Hi all. Trying to come up with some new tunes to learn and sort of hitting a roadblock. I've learned most of the Foggy Mountain Banjo album, a lot of stuff off of the Johnson Mountain Boys Schoolhouse and Blue Diamond albums. I've also learned a few Jimmy Martin tunes, and some Bill Emerson pieces. I don't really care for much of the new bluegrass stuff out there.
There's tons of great stuff from the Stanley Brothers and the Osborne Brothers...
Thanks. I did some looking the last few nights, but so far nothing is really grabbing me. Don't take this to mean, I dont like their material, because I really do. I just find, that I learn beat when I am really invested in a piece that speaks to me. Lately, those have been pieces that I just sort of stumbled on or was recommended to me. I'm just finishing up Farewell Blues righ now.
Go to TAkes bluegrass album channel. there is more music than you can shake a stick at:
go to the tab archive and just go right down the list and see what grabs you
Keith, is there a jam nearby that you attend? That’s where I get my inspiration from,,hearing other people’s tunes.
No. Unfortunately, no bluegrass players in my area. I'm by my lonesome.
After working on Scruggs material for a while, I finally tried playing a melodic fiddle tune. That was a long time ago, and now have decent repertoire of fiddle tunes.
Melodic tunes like "Lonesome Fiddle Blues" are fun to play, add to your playing technique, and add variety to your playing. Right now I am working on "Whisky Before Breakfast", a tune popular with stringed instrument players. I already played the tune on the fiddle and guitar.
Some tunes force your fingers to do new things. The second part of the tune "Deputy Dalton" is like doing banjo calisthenics. The tune seems to have been created as a banjo exercise. The rhythm guitar player gets a lot of work as well.
So learning this tune will add a new tune to your repertoire and give both hands, especially the picking hand, lots of exercise.
Adapt your banjo to Together Again by Buck Owens or Merle Haggard Let's Chase Each Other Around The Room Tonight. My wife sings I Fall To Pieces by Patsy Cline or Coal Miners Daughter by Loretta Lynn. You'll be surprised how your banjo style changes backing up these great country songs .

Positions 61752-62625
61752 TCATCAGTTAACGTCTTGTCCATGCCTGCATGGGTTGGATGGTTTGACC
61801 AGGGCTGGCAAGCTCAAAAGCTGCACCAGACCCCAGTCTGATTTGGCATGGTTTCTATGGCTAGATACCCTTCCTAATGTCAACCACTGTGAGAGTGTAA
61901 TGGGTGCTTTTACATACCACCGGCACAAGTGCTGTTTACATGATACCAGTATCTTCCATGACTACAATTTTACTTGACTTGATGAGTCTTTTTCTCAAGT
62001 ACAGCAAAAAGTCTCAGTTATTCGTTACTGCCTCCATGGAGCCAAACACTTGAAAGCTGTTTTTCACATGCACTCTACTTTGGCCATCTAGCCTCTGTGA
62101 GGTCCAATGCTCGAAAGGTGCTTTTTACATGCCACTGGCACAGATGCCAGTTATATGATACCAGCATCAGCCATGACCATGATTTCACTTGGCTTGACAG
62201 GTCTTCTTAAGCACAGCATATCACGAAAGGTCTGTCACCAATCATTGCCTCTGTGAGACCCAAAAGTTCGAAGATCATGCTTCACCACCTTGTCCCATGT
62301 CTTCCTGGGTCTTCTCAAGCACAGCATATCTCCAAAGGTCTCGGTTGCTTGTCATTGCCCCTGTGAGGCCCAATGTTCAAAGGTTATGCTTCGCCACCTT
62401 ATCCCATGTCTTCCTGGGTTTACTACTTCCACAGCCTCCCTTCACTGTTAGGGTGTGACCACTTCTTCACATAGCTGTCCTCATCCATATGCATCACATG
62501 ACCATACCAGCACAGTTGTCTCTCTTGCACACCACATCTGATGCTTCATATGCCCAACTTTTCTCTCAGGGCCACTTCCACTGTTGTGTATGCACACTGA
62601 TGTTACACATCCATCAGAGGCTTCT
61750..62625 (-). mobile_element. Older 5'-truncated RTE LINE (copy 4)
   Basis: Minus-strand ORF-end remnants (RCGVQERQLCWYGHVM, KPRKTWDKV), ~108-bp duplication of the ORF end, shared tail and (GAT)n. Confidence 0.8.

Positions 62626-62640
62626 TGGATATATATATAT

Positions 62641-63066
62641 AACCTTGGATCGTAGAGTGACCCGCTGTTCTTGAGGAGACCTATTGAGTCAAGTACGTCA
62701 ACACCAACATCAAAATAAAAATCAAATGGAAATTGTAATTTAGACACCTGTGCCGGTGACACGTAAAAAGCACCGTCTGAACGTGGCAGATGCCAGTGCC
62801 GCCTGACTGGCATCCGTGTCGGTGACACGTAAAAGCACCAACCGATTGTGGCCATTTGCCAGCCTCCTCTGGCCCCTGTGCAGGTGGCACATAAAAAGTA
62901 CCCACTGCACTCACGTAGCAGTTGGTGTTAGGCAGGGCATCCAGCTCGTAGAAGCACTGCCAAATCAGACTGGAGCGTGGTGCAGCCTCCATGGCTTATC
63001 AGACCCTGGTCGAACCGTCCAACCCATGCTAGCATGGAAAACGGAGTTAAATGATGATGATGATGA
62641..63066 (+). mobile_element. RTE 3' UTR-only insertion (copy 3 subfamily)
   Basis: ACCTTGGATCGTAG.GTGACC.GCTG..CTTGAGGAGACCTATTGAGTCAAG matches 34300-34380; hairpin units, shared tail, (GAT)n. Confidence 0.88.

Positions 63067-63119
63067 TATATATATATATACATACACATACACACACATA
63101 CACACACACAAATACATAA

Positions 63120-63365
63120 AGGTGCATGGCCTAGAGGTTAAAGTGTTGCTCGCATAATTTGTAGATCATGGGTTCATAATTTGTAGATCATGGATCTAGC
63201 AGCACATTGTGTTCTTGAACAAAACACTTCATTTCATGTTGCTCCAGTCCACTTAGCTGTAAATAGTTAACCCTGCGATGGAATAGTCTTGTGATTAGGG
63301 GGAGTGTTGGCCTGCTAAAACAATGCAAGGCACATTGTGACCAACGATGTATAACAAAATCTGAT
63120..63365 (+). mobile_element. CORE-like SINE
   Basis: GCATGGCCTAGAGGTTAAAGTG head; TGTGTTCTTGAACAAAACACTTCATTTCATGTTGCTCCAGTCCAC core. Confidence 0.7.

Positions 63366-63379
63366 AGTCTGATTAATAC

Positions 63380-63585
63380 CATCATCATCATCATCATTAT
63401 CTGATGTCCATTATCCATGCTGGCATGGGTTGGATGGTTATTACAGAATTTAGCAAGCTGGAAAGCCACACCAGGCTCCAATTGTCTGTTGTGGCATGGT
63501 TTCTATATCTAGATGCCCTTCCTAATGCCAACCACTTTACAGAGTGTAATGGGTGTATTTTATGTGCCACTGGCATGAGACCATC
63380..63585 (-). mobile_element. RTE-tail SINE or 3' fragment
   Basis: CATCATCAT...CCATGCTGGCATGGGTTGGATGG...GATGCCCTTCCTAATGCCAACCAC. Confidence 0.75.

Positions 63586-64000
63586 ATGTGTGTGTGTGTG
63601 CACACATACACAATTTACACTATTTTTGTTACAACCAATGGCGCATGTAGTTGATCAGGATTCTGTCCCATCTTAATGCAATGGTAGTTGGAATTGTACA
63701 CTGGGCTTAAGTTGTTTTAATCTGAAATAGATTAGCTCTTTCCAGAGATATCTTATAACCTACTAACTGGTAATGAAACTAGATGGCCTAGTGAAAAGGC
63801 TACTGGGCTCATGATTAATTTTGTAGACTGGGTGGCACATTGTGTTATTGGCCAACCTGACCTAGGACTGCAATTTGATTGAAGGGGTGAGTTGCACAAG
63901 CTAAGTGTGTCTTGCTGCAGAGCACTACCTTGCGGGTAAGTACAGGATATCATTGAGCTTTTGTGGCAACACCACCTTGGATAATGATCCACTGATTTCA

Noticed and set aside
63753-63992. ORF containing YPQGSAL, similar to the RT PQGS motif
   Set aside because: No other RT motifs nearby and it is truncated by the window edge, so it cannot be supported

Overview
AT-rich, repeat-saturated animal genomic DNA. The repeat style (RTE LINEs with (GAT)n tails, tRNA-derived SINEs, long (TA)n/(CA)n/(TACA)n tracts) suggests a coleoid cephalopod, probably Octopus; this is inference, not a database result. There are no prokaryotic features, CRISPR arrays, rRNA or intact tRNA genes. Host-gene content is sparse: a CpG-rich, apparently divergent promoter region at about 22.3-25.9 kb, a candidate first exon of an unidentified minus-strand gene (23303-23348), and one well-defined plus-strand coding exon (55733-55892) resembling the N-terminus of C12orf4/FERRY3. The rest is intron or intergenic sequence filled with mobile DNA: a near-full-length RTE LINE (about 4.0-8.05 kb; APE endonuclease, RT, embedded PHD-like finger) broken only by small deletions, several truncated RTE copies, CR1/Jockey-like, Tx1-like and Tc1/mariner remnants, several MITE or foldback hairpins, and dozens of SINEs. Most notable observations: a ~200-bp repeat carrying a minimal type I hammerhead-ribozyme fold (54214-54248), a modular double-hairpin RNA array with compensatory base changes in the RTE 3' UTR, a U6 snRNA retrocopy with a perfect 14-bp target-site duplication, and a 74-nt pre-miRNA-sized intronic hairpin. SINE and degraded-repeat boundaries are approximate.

There is so much good stuff out there from which to pull material. Every BG festival I used to attend always had songs that were, new to me, being done in the parking lot jams. Mixed in with the old standards were popular songs done by whoever the current headliner bands had recorded. The next thing I knew, I was ordering a Jim& Jessie, Dillards, or an Osborne Bros album. I went thru all the Country Gents, albums & everything I could find on JD Crowe. This was all way before BHO & Tabledit. Amazing Slow Downer was a 16 rpm turntable. lol To learn the old standards, you bought a Rural Rhythm Raymond Fairchild album, or two. Those LP's had twice the number of tunes as any other LP. And then I discovered the Seldom Scene. ROF
I don't see Bill Monroe on your list. And for Flatt and Scruggs, nearly all their best stuff was done before Foggy Mountain Banjo (imo). It's a journey, so I suggest you go back and start at the beginning.
Edited by - Eric A on 02/17/2020 14:31:17
Thanks for the replies all. After really thinking about what songs have interested me before,I ended up with a few songs to take a look at. I want to tak a look at Earl and Charlie Cushman's playing on I'll Go Stepping Too, and I'm Gonna Sleep With One Eye Open. Also would like to delve into Jim Mills' playing on Big Tilda, Ground Hog, Bound To Ride, and his break on Kentucky Thunder's live recording of Black Eyed Suzie.
'ISO Prucha Top Tension' 32 min
'Victor Furtado' 50 min